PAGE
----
I have, as I think I have mentioned before, a rather musical nature. There is almost always a tune running through my head or being whistled slightly off-key. I’ve never been in any ways a virtuosic individual – in performance terms I’m generally sub-standard – but I am, I think, a great enjoyer of music*. It’s part of how I think, part of how I understand the world. Part of my humanness.
Saying all that, my listening life can go through real phases. There was at least five years between me buying anything other than bad Christian worship music at one point (the ‘bad’ there being somewhat redundant). I went from the Stereophonics’ ‘Just Enough Education to Perform’ to Brandi Carlile’s ‘The Story’ with nothing purchased in between. I still osmotically absorbed new music, still whistled tunes to annoy housemates and co-workers. I just didn’t do much to actively listen or enjoy.
That, I think, is/was a real shame.
As with many areas of my life, l’Abri was a bit of a turning point. Living in close proximity with so many people with a real passion for new music was bound to have an affect. Hearing Steven and Wesley play songs I’d never heard before… Julia sharing her record collection… Anna’s wonderful mix-tape gifts… I didn’t (and still don’t) get the Hipster obsession for the latest cool new band, but I did gain a whole lot of new listening material. Material I am still ploughing through, mining for auditory gems on a regular basis.
I can only really describe it like a reawakening. I’ve bought more CD’s in the last two years than in the… well, I’ve bought quite a few, anyway. And it would have been far more if it were not for the wonders of Spotify.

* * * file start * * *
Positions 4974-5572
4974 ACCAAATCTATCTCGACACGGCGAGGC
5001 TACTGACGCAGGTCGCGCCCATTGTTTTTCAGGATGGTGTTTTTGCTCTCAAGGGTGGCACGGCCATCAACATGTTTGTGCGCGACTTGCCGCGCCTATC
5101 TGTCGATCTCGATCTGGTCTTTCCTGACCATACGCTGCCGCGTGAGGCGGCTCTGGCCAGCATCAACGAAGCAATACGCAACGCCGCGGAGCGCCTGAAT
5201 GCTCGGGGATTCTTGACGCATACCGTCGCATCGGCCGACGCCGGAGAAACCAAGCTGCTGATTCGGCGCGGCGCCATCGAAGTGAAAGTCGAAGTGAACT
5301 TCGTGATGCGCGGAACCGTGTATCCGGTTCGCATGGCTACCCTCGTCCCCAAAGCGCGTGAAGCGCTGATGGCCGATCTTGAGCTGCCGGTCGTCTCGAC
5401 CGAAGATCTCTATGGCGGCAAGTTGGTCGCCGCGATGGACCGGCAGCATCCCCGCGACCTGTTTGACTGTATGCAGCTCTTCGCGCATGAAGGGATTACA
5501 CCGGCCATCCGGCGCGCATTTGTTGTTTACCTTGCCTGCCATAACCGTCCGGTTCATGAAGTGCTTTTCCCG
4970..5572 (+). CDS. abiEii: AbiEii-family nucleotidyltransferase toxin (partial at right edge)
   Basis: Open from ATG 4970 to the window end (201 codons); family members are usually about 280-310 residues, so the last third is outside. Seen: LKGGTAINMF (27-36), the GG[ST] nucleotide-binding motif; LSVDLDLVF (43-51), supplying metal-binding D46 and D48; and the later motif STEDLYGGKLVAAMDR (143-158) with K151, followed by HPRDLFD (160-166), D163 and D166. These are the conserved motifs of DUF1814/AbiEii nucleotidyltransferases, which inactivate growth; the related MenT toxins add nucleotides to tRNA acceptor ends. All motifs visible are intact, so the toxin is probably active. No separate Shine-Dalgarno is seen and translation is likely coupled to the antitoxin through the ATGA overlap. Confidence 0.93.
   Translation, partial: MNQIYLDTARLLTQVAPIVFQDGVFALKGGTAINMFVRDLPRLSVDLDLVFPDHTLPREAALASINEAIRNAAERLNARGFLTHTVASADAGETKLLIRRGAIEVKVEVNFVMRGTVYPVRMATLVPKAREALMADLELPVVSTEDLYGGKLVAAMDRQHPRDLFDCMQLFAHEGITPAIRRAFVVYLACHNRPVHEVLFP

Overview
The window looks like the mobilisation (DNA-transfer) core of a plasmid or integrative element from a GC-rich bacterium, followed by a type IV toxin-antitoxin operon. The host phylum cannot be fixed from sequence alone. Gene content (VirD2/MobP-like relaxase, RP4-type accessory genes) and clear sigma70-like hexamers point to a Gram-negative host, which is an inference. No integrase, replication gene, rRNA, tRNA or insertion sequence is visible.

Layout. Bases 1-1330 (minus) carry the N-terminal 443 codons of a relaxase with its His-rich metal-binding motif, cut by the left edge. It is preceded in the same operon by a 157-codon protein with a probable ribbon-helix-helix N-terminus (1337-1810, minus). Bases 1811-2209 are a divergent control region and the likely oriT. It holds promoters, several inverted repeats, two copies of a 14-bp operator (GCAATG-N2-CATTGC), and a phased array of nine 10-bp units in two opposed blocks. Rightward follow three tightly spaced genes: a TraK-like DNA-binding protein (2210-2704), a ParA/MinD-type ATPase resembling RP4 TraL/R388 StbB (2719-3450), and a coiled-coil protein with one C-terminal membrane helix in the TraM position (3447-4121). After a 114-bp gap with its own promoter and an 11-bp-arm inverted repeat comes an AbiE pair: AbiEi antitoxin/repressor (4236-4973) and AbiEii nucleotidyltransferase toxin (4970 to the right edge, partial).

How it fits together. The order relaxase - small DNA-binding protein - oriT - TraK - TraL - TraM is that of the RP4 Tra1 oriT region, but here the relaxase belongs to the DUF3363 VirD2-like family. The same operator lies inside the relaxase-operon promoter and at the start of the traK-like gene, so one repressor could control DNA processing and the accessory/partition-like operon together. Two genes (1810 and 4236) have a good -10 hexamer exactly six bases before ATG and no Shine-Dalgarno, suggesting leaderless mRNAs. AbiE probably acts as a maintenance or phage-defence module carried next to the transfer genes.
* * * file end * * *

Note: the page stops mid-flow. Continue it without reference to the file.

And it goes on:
Which brings me round to the purpose of this post. Rather than generalise or reminisce, I wanted to share some specific (re)discoveries from the last week.
The wonderful thing about Spotify is that, if you can put up with the adverts, you suddenly have access to all the tunes that disparately fly through your consciousness. I wake up humming some random song, and then suddenly it’s up on the stereo (well, the laptop). Or, as in the last few days, it’s exploring a piece or band that you dimly remember but haven’t listened to in years. And that is a real joy.
Delights this week have been varied. I have loved diving into the early work of Ben Folds (‘Ben Folds Five’ and ‘Whatever and Ever, Amen’). Oh how I wish I could play piano like that! There just aren’t enough bands with that kind of energy…
Another wonderful blast from the past was Gomez’ first album ‘Bring It On. I remember hearing it on the radio, years ago, but it was fantastic to discover a tight, creative bit of musical expression, with every track a worthwhile little gem, all holding together perfectly. And all that from finding myself humming a single refrain from a track I can’t have heard in nearly ten years!